MagnaReady’s adaptive polo features clever magnetic closures—now with commemorative U.S. Adaptive Open Logo
Drawing on her background as a children’s clothing designer, Maura Horton kicked off her collection of adaptive apparel for adults—fittingly—with a story. It goes something like this: One day, in 2009, her husband, Don Horton, who was living with Parkinson’s disease at age 48, came home upset from a bad day at work. He was working as a football coach at North Carolina State and Maura assumed it was because his team lost their big game, but quickly realized that wasn’t it. While he was changing in the locker room, his hands lost the mobility to button his shirt—loss or decrease of dexterity and motor skills is a major side effect of Parkinson’s. He stuck in the locker room until one of his players at the time, former N.C. State and now NFL quarterback Russell Wilson, returned from a press conference and quietly came over to help him button his shirt.
“I went to work immediately,” Maura says. “I knew he’d be traveling every week for work as coaches do for games and recruiting, and I went online and ordered what was available, which was something that I knew he wouldn’t really wear.”
She began designing her own solution and had the idea to replace buttons with magnets. Her first iteration didn’t quite work, as the magnets corroded after their first wash and no longer functioned properly. Another year of searching, she struck upon the solution, a rust-resistance magnetic fixture. After applying for a patent (which took a few years), MagnaReady was up and running.
Her launch in 2012 featured two shirts in two colors and was an instant hit. She sold out within two months and “figured we were on to something.”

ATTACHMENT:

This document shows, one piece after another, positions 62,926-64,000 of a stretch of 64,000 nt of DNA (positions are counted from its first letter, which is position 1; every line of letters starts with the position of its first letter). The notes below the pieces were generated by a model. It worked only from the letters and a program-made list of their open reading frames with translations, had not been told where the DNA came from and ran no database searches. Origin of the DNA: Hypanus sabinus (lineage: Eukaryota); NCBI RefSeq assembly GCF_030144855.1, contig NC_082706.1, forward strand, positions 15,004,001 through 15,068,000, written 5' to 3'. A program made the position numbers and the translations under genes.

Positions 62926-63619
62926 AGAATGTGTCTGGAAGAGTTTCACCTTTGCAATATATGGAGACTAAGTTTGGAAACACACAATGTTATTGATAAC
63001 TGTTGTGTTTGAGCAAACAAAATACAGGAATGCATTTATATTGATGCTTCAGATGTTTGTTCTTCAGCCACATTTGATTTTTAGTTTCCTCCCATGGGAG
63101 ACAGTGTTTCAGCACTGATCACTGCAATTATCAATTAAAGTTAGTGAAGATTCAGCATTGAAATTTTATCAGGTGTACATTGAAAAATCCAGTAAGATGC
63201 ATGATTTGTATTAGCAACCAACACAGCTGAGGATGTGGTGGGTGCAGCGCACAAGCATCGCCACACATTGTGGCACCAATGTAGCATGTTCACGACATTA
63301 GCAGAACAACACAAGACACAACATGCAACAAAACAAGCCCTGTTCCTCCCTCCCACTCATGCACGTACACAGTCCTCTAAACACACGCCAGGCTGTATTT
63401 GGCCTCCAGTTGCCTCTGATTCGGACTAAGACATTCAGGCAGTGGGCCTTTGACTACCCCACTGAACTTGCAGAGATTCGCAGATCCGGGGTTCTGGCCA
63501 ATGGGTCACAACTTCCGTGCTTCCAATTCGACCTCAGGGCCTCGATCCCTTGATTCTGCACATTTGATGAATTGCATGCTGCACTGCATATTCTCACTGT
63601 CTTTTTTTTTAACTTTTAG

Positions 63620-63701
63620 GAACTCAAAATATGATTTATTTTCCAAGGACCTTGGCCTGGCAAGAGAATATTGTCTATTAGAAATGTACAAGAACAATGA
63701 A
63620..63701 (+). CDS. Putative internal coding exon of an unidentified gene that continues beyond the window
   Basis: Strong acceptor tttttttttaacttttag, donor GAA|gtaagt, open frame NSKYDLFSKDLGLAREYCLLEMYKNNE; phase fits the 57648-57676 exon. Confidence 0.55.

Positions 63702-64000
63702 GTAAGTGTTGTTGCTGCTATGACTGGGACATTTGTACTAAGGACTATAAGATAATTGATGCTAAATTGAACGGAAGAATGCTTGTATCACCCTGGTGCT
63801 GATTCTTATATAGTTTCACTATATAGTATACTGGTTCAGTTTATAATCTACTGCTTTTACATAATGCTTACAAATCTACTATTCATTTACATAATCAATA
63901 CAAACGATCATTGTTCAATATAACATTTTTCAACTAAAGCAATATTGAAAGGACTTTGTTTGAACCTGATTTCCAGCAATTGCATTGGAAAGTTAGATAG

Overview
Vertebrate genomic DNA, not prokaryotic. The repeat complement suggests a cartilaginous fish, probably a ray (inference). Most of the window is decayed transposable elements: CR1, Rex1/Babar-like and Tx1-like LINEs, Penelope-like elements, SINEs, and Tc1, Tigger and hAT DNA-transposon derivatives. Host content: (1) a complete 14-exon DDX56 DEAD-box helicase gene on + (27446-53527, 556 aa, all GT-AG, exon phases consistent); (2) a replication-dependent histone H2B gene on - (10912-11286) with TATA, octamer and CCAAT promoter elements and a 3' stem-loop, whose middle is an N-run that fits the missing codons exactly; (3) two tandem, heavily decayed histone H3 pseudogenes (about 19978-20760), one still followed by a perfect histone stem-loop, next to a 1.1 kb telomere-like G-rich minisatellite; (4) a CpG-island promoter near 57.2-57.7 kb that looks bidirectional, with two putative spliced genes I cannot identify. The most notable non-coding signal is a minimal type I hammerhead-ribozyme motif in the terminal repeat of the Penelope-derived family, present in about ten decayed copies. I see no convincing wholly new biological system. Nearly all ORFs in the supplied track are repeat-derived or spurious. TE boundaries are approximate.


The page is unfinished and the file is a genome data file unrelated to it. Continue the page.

“The response was overwhelming,” she said. In the older version of MagnaReady’s website, first-time customers were encouraged to leave their stories. A whopping 86 percent took her up on the offer, sharing stories of feeling like themselves again as they got dressed in the morning, or watching a loved one infused with excitement over their now-expanded wardrobe options.
“Those comments are everything to me,” she said. “My husband passed away about five years ago, so I was really at a crossroads. It was super emotional; do I stay in? Do I get out? I wanted to keep the legacy for my children. It was really those customers’ responses about how it affected their lives, or watching their loved one be able to do something that most of us take for granted, that made me stay in the game.”
Today, MagnaReady features a growing collection of clothes across styles and occasions, from a men’s polo with cerulean florals to women’s athleisure featuring an asymmetrical wrap-style cardigan. And for the U.S. Open and U.S. Adaptive Open (which runs from July 18-20 in Pinehurst), MagnaReady partnered with Fanatics and the USGA to create over a dozen looks perfect for wearing on or in honor of the course and the 2022 festivities. Favorites include the white tank top with an asymmetrical silhouette and reinforced sensory-friendly seams—and the U.S. Adaptive Open logo emblazoned along the front—as well as the signature polo in gray or lavender, which features side splits along the waist hem along with the embroidered logo. The navy U.S. Open jacket with MagnaReady’s genius fastenings along the front and the three—3!—pockets is also a classic choice.
Men's 2022 U.S. Adaptive Open MagnaReady White Adaptive MagZip Full-Zip Hoodie
Men's 2022 U.S. Adaptive Open MagnaReady Adaptive Purple Solid Pique Polo with Magnetic Closures
Men's 2022 U.S. Adaptive Open MagnaReady Adaptive White Tank Top with Magnetic Closures
Maura herself will be attending the U.S. Adaptive Open in her home state of North Carolina, and looks forward to the day when “adaptive clothing” is a redundancy; when all clothing is created thoughtfully and with the wearer in mind. Because, as Horton said, “Buttoning buttons is a universal way we all get dressed, whether you’re 2 or 102.”
“We’ve got such a long way to go for inclusion,” Horton said. “We’ve learned a lot through the movement, through COVID, through the murder of George Floyd. But disability is still often an afterthought, and just taking out some of those roadblocks, so people can feel like themselves again is super important. It’s awesome to watch people come back to life.”